Dance for life
Rochester offers many programs that encourage lifelong fitness and some, like the two programs feature here, encourage self expression and positive self image. The goal of both programs is to give children the tools to strengthen their mind and body in a noncompetitive, positive environment. What a change from when I was young and we laid on a hard floor performing as many sit-ups as possible in two minutes.
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Sisters Emerson, left, and Cameron Domnick practice a pose during a recent class at the Yogi Pose Children's Yoga Center.
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Few adults can match the natural flexibility of children. The introductory yoga class encourages kids to practice exercises that will keep them flexible and healthy through their adult life.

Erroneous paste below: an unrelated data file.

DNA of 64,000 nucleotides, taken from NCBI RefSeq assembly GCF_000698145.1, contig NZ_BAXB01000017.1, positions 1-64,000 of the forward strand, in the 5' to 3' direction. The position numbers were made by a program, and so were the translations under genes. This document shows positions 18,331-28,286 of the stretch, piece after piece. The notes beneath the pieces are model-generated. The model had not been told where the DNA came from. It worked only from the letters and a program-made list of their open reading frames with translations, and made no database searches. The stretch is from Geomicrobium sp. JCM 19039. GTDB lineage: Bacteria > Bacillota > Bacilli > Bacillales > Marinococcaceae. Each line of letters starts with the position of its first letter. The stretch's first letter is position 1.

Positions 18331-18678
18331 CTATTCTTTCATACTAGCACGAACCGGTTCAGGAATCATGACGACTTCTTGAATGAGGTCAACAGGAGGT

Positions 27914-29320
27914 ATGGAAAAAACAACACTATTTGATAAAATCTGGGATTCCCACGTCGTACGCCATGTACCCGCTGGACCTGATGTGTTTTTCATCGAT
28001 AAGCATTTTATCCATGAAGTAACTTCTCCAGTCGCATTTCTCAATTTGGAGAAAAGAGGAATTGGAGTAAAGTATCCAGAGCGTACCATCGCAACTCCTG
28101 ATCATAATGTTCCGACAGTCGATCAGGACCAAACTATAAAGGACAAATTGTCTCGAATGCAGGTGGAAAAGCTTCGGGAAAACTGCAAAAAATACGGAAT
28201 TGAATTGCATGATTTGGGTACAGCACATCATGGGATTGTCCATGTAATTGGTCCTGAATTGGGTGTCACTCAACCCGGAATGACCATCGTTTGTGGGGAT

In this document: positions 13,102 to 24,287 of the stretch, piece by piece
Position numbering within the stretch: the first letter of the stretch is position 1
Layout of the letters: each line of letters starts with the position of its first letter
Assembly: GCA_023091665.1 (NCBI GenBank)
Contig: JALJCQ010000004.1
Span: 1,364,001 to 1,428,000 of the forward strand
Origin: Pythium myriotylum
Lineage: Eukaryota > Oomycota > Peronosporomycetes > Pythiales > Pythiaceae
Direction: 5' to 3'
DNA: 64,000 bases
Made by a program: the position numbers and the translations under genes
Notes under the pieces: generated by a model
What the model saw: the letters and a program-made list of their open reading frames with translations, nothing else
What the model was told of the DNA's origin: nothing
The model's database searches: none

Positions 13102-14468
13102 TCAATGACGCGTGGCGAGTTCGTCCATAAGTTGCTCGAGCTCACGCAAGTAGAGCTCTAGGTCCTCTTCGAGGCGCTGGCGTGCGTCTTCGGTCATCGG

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Both flexibility and balance are emphasized in an exercise in which children use their toes to pick up small colored balls and put them in buckets.
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Jamie Schembri leads a yoga class at her business, Yogi Pose Children's Yoga Center. Mimicking Schembri's tree pose is Brianna Brehm.
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Tucker Holmes does a little shake, rattle and roll. The class uses a number of of activities to keep up with the shorter attention spans of children.
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Maegan and Anna Rogers do a stretching routine after a dance class at the Rochester International Dance Studio. Proper stretching is an integral part of all children's exercise programs.
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Katelyn Lucas, left, Anna Rogers, Maegan Rogers and Gracie Elliott work on arm movement during a class at the Rochester International Dance Studio. The children gain confidence as well as dexterity through Mideastern-style dances. Terri Allred owns the business and teaches numerous classes.